14 February 2007

Charles White: Artisan of the Ages

This very special post concerns not only amateur cheese tasting, but amateur cheese production as well. Charles White, a long time friend of Fromage du Mois and true polymath, recently sent an advanced shipment of his latest artisan Parmigiano-Reggiano. White Farms does more than just cheese. Charlie also specializes in beer / wine production, and can grow anything that you hand him. When Charlie heard we were doing a Parmesan tasting, he immediately jumped at the chance...

First some background on the fromage under scrutiny. Parmesan is a cow's milk cheese from Reggio, Italy, with strict rules concerning production. In particular:

  • Parmesan can only be made in four provinces of Italy
  • Parmesan can only be made between 15April and 11November
  • Wheels of Parmesan must weigh between 66lbs and 88lbs
  • Parmesan must be aged at least 14 months and can be consumed up to three years
  • Each pressing combines two separate milkings
Parmesan is relatively low in fat content and should be yellowish white in color. According to Jenkins, there are few American producers worth tasting, but it's safe to say that Jenkins has not tasted Charlie White's recent entry. The 2% milk for Charlie's cheese comes from the finest, grass-fed cattle in Ohio and was pasteurized just prior to cheesemaking. Once pressed, the cheese is salted in brine solution for 24 hours before aging 10 months.

Read on for the tasting comments!


  1. Yeah, maybe a follow up post is in order concerning the White Ohio Vintage 10 month Parmesan. Call me curious.

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  3. Gouda, you've written a wonderful intro, as usual. I think you offer White Artisanals the adulation they deserve, for being stewards of genuinity in our increasingly globalized market economy. I received the small sample of Parmigiano-Reggiano from White Farms very soon after the behind-the-scenes handshake was made. I am really happy that we included Charlie in the quest for cheese excellence.

    This was a very fine cheese. I let it sit out of the fridge for about an hour ot so, and then sampled it. Well done. It had a semi-tart, semi-sweet flavor like other good Parmigiano's I've had. The texture was a little harder than the Manchego we tried (see annals, 2006) but still brittle like the Manchego in some ways. I wish I had a larger piece, honestly, because the sample I had might have hardened a little more than Charlie might have liked to serve it. In all, it was a tasty cheese and I'm overjoyed that the quest for excellence has been extended to a dear friend.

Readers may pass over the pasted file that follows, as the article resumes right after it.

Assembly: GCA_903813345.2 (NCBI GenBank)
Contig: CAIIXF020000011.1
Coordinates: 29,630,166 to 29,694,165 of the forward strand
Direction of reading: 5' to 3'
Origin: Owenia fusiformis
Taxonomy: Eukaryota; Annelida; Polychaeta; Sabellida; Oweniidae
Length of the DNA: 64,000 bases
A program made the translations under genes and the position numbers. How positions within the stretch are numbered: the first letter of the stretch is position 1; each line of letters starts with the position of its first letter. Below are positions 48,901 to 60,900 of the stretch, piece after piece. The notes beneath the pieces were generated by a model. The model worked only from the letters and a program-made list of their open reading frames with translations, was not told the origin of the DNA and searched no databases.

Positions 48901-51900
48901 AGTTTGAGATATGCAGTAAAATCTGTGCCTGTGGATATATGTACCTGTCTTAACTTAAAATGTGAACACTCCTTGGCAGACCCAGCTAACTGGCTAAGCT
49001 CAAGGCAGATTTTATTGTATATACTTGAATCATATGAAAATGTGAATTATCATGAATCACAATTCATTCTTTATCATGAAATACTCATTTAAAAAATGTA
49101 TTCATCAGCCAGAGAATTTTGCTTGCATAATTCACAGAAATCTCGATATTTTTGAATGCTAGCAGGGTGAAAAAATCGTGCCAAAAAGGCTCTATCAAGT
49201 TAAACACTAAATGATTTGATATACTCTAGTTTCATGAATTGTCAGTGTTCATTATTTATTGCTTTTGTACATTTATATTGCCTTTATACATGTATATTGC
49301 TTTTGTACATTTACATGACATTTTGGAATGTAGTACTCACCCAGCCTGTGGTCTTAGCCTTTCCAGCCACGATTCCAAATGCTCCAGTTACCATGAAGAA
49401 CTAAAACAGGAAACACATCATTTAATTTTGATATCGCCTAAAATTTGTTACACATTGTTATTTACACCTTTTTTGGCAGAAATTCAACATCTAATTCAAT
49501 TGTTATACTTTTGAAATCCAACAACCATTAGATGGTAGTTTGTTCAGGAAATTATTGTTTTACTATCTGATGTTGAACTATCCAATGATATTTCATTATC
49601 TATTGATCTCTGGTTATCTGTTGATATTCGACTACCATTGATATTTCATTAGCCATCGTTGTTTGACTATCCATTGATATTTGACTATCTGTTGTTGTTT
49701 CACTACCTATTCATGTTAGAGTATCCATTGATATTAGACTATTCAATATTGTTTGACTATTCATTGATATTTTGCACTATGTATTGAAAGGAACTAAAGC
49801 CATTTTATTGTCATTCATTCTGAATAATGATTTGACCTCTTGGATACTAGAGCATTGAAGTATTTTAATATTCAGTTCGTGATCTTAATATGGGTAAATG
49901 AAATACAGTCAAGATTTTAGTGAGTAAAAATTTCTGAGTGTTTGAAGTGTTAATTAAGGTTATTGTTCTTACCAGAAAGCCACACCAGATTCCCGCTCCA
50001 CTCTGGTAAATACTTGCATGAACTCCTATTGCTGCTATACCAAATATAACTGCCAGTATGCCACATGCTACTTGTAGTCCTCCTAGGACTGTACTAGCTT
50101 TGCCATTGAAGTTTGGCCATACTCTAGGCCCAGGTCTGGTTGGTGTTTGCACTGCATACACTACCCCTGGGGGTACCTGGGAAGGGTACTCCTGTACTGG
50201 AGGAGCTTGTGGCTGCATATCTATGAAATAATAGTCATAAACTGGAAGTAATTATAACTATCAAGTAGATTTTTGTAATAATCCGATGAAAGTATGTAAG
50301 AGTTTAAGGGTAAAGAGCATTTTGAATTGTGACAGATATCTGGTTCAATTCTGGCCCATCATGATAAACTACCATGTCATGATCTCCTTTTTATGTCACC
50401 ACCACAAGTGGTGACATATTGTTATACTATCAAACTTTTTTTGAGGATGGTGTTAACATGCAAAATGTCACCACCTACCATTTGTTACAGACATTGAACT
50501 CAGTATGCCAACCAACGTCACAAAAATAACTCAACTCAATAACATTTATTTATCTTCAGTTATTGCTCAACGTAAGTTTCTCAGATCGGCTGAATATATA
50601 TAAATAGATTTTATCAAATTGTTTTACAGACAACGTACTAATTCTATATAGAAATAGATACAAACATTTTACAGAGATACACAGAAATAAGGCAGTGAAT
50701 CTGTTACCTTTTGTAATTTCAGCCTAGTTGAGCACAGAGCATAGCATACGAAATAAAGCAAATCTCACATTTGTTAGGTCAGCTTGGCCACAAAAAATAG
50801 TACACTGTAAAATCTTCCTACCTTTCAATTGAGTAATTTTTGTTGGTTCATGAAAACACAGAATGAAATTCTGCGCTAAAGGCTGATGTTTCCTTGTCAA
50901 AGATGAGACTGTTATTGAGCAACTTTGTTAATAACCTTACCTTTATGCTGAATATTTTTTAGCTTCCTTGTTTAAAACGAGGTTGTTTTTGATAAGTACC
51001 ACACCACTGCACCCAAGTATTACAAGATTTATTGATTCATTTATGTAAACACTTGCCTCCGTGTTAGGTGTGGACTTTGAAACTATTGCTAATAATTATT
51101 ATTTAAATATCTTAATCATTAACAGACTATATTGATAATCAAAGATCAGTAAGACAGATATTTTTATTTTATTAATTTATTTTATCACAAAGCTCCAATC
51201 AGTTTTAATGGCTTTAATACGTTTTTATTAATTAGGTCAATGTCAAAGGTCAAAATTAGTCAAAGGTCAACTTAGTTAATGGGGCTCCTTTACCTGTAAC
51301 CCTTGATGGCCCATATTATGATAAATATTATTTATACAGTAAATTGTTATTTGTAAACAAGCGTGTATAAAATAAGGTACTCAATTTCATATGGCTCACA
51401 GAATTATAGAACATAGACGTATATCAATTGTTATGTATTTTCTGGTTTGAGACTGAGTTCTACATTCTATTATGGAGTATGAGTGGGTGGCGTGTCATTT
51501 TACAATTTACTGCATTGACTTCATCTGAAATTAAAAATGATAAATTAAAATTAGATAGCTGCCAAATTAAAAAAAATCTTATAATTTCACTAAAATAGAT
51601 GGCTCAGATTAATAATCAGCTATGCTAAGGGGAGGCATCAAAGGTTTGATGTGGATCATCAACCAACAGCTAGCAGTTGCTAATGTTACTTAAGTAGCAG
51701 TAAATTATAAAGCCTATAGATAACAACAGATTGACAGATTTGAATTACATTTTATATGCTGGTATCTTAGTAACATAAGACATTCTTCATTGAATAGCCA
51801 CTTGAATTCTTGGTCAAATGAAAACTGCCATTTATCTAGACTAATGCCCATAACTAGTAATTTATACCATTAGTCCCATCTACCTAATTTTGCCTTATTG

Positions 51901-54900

White Artisinal Parmigiano-Reggiano: 6 slices

  4. i have to echo ricotta's sentiment on the size of the sample. jenkins makes particular reference to slicing small samples from a large block to preserve the integrity of the cheese. and of course, there's the issue of scale here as well. most wheels of parm are around 50lbs, where charlie's was 5lb. so it's not as though he could have cut us a huge piece. thus is the price for small batch fromage production.

    charlie's parmesan was truly excellent: walking a fine line of saltiness. also, i have to say i've not often tasted parmesan NOT on a food before. so this was an interesting experience. i think there's a narrow minded view of parmesan in the u.s. as just something that comes in a green can, but really it's much more. i had this sample with some white wine and sliced apple. the accessories really brought out the piquant flavors, sort of earthy. salt of the earth, you might say.

    charlie: we salute you. outstanding.

    White Farms Parmesan: 7.5 slices

  5. White wine and apple...that sounds like an excellent idea to augment the Parmigian. i will remember that next time....on a different note, since the Artisan White, cheesemonger-in-training and lover of fine things, lives so close to Ricotta's hideaway in Arlington, it behooves Gouda to come east at some point in the near future in order to make pilgrimmage to White Farms and share in the wheels, bottles, and other delicacies first-hand.

  6. I was equally impressed with Mr. White's excellent, authentic cheese. I was impressed with the speed of delivery, and I was impressed with the even, golden color that was revealed upon unwrapping the little gem.
    I have probably sampled more varieties of Parmesan than some other cheese, and what I appreciated most about this sample was it's complexity. It was not all about salt- this cheese had real flavour, and allowed the taster to experience a rich nuttiness that is not always present in very aged, commercial parmesans.
    I also lamented the sample size, and I think I did it a disservice by not leaving it out of the fridge long enough, but I just couldn't wait any longer. Fellow gastronomes who also happen to be housemates devoured the sample as soon as they learned of its origins.

  7. I can't believe the pesky housemates would encroach on the sample...I guess it is a testament to White Farms irresistability. The best things sometimes do come in small packages...